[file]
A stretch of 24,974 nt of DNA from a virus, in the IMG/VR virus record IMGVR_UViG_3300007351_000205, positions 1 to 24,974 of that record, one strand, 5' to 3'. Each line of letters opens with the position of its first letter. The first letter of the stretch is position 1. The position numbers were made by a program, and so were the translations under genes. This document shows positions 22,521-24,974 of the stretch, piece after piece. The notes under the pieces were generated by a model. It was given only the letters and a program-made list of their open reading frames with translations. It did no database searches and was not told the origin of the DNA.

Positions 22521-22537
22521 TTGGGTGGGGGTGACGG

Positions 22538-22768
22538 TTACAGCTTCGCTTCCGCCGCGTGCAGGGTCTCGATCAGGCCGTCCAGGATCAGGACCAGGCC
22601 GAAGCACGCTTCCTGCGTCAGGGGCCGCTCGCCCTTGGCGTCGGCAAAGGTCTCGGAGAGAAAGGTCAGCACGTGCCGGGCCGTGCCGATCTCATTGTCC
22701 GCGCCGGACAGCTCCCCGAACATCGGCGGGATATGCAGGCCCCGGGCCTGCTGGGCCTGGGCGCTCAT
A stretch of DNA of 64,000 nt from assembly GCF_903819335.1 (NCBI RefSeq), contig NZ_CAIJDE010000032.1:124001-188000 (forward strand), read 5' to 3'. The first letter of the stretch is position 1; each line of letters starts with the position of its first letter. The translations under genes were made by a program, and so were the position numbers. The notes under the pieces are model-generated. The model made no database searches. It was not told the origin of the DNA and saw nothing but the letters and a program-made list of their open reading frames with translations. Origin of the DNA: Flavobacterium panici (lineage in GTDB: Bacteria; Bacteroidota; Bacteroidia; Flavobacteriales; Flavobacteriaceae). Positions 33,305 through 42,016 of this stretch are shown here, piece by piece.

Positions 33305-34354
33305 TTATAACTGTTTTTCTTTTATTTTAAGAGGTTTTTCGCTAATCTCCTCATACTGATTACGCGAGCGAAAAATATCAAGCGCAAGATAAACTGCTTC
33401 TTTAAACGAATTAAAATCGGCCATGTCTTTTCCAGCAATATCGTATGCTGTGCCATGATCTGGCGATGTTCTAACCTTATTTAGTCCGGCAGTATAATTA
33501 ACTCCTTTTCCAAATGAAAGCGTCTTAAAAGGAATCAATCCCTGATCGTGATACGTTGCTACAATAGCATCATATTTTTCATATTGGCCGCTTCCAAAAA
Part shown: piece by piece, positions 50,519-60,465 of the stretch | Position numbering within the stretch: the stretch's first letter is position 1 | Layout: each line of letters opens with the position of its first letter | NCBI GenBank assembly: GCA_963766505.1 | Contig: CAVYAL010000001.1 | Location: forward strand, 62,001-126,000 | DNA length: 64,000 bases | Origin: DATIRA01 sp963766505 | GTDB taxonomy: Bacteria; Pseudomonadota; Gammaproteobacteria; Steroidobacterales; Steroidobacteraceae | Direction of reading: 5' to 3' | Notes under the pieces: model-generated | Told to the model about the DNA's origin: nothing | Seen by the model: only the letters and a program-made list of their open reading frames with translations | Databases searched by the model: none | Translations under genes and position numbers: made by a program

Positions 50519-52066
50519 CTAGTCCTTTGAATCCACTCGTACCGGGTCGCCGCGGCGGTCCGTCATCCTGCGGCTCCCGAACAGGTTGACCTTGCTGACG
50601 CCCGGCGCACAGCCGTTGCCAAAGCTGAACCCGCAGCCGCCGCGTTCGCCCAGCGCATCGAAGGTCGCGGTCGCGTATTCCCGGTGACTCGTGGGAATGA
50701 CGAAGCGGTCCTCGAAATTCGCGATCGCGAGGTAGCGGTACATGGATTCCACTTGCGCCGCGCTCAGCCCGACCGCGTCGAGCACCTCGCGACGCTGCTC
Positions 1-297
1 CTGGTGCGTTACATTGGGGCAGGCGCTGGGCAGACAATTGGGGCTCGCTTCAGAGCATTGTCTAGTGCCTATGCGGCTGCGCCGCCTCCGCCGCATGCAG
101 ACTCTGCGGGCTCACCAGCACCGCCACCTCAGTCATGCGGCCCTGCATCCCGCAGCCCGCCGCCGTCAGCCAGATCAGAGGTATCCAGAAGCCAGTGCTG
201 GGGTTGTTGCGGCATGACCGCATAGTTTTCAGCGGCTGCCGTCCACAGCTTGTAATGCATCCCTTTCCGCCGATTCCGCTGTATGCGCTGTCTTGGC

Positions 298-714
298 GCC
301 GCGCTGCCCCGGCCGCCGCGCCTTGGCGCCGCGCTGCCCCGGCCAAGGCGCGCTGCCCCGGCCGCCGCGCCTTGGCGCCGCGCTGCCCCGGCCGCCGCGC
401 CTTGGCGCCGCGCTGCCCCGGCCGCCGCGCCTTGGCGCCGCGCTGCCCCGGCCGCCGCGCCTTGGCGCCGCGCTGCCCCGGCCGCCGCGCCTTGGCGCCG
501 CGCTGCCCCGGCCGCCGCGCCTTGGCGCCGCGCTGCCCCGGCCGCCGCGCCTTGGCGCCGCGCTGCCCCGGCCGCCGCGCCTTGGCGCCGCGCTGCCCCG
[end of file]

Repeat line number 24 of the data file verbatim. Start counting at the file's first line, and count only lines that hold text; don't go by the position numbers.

301 GCGCTGCCCCGGCCGCCGCGCCTTGGCGCCGCGCTGCCCCGGCCAAGGCGCGCTGCCCCGGCCGCCGCGCCTTGGCGCCGCGCTGCCCCGGCCGCCGCGC